Vetri, our very best

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Retained 4 bells.

My first instinct is to freeze my favorite restaurants in amber. And at nearly 14-year-old Vetri, my posterity list of dishes is long, from the sublime spinach gnocchi to the wood-smoked goat and truffled-onion crepe, to the townhouse ambience that captures an extraordinary intimacy of special-occasion alta cucina with down-to-earth sincerity.

Our restaurant scene hasn't been the same since chef Marc Vetri first showed us the beauty of his elevated, rustic Italian cooking. But the fact that Vetri refuses to rest on his classics is at the heart of why he remains a singular leader for his generation and why his namesake restaurant remains our very best.

Vetri is always improving his dining room, whether it's the exquisite new Venetian chandeliers or the extra space from a removed table that lowered the seat total to 30. But no change was bigger than a decision last year to jettison a la carte dining in favor of a $135 prix-fixe menu.

Now with his more casual restaurants (Osteria and Amis) to sate the urge for more affordable Vetri meals, the mother ship has evolved into the gastronomic blowout it was destined to be. After two dinners, I'm convinced the move was brilliant: Vetri's kitchen now cooks with the brio of a culinary spirit unchained.

Jeff Benjamin's personable service staff begins from the moment you arrive, with a sparkling prosecco to accompany chef de cuisine Adam Leonti's "stuzzichini" nibbles, including pastry squares of vegetable torta, smoky-spicy bites of foie gras pastrami, and an array of house-cured delights, including a spreadable young salami that only stoked my hunger.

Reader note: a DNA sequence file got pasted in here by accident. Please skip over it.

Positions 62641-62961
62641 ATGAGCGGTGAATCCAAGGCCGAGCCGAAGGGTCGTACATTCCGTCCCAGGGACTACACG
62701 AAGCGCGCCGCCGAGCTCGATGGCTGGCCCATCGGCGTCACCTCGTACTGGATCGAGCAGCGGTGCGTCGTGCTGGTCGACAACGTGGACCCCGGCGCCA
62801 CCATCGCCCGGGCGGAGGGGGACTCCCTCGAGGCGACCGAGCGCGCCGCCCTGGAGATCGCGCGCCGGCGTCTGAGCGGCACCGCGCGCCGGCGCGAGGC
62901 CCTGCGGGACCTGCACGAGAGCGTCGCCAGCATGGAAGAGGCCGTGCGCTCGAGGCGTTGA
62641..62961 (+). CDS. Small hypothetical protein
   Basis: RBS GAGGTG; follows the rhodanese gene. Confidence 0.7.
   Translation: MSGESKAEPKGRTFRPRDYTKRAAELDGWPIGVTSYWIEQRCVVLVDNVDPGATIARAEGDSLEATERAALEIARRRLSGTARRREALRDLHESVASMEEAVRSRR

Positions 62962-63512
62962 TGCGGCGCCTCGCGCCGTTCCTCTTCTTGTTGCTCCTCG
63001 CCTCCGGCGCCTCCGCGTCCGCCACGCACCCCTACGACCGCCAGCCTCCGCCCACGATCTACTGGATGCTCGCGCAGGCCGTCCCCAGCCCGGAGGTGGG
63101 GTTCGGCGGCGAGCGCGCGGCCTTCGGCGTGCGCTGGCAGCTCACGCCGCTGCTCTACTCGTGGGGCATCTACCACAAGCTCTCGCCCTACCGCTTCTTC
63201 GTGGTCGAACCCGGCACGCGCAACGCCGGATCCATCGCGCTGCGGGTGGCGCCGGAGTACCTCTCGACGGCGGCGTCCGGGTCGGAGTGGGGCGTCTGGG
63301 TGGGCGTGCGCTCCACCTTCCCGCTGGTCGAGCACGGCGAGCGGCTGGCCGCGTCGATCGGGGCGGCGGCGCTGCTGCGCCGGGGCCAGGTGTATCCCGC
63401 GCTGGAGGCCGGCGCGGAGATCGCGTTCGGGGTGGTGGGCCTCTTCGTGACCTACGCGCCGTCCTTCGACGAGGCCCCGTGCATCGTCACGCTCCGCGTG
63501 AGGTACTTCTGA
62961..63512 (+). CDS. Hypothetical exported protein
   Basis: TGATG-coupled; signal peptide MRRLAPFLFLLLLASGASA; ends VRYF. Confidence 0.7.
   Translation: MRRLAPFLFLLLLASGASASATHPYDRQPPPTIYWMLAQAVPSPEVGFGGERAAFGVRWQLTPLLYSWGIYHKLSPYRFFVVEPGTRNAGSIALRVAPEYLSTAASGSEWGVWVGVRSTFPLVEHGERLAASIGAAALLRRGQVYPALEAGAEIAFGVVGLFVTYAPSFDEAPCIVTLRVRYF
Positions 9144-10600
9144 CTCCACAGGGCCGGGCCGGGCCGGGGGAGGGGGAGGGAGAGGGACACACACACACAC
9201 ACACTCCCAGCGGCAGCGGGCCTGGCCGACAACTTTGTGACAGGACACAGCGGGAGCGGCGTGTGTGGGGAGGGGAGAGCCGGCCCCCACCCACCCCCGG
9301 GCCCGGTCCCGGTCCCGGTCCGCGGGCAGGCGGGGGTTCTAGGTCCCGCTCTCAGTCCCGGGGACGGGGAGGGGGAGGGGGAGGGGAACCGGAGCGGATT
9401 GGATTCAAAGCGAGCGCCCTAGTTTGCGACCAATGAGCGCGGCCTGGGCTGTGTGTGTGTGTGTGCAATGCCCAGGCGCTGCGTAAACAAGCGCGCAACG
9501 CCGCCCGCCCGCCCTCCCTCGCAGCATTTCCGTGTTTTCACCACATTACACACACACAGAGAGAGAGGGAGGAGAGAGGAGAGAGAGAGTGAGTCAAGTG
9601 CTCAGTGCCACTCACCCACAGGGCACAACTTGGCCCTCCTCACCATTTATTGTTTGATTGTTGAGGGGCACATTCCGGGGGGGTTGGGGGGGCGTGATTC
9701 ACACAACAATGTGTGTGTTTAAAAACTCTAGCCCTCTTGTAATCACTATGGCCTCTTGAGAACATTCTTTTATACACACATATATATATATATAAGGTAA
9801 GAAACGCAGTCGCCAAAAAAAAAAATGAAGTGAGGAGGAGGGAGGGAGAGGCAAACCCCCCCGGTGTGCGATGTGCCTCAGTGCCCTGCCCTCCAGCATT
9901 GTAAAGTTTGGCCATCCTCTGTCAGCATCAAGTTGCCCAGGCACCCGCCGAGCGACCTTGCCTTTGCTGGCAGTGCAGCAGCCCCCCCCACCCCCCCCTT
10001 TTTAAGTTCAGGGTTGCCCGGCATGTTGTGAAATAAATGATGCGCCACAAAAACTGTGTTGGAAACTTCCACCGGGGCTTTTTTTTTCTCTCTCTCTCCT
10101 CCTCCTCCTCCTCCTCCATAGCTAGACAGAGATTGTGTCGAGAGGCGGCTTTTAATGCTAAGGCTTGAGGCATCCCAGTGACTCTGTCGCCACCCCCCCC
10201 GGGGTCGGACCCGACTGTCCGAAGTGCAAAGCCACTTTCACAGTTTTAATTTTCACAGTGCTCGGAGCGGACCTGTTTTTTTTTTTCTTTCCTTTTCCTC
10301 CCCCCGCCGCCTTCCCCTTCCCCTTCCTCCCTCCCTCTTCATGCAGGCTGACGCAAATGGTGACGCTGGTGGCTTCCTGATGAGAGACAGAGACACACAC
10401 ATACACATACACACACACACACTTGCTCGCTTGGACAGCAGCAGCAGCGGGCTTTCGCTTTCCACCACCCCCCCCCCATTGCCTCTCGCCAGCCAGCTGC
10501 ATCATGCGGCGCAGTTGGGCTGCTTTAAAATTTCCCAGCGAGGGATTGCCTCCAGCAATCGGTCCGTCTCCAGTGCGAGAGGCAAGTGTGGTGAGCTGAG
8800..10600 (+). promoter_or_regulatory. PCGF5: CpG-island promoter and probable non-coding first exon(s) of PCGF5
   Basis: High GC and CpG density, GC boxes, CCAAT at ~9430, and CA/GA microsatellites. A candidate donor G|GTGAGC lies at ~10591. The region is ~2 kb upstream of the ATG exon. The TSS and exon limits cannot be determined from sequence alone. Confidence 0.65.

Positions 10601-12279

And then the plates begin, a dozen or more flowing to the table, each more gorgeous and inventive than the last. Requests and classics get their due. But the new flavors were stunning.

One night brought mare caldo, a brothy tableau of pristinely cooked mixed seafood that was like a window into the ocean. Another meal brought a T-bone of antelope, roasted Fiorentina-style, then sliced into a reduction of Amarone that echoed the ruby meat's gamy sweetness.

The pastas, as always, were magical. Bonbonlike twists held butternut squash "caramelle." Porcini-tinted pappardelle tumbled with braised rabbit and peaches. Squid-ink linguine as black as licorice ropes tangled with Dungeness crab beneath oceanic scoops of creamy sea urchin. A "doppio" ravioli brought pasta with double-barreled pockets, tender oxtail running parallel to a channel of hot Taleggio.

Take home leftovers, if you wish. But save room for dessert, especially the emerald gush of warm pistachio flan. And let Vetri's skilled sommeliers help pair some extraordinary wines with your meal, from the unusual "orange" wines of Friuli to a Pride cab from California (surprise!) for the antelope. Try half-sized pours of the lavish pairings ($90-$135 a person), for some restraint.

Either way, the bill will be astounding: Expect $250 a head with tip, tax, and some wine. But few places in America, let alone Philadelphia, can match Vetri's combination of unique flavors and personalized sophistication. If you can afford the fee, it's worth it.

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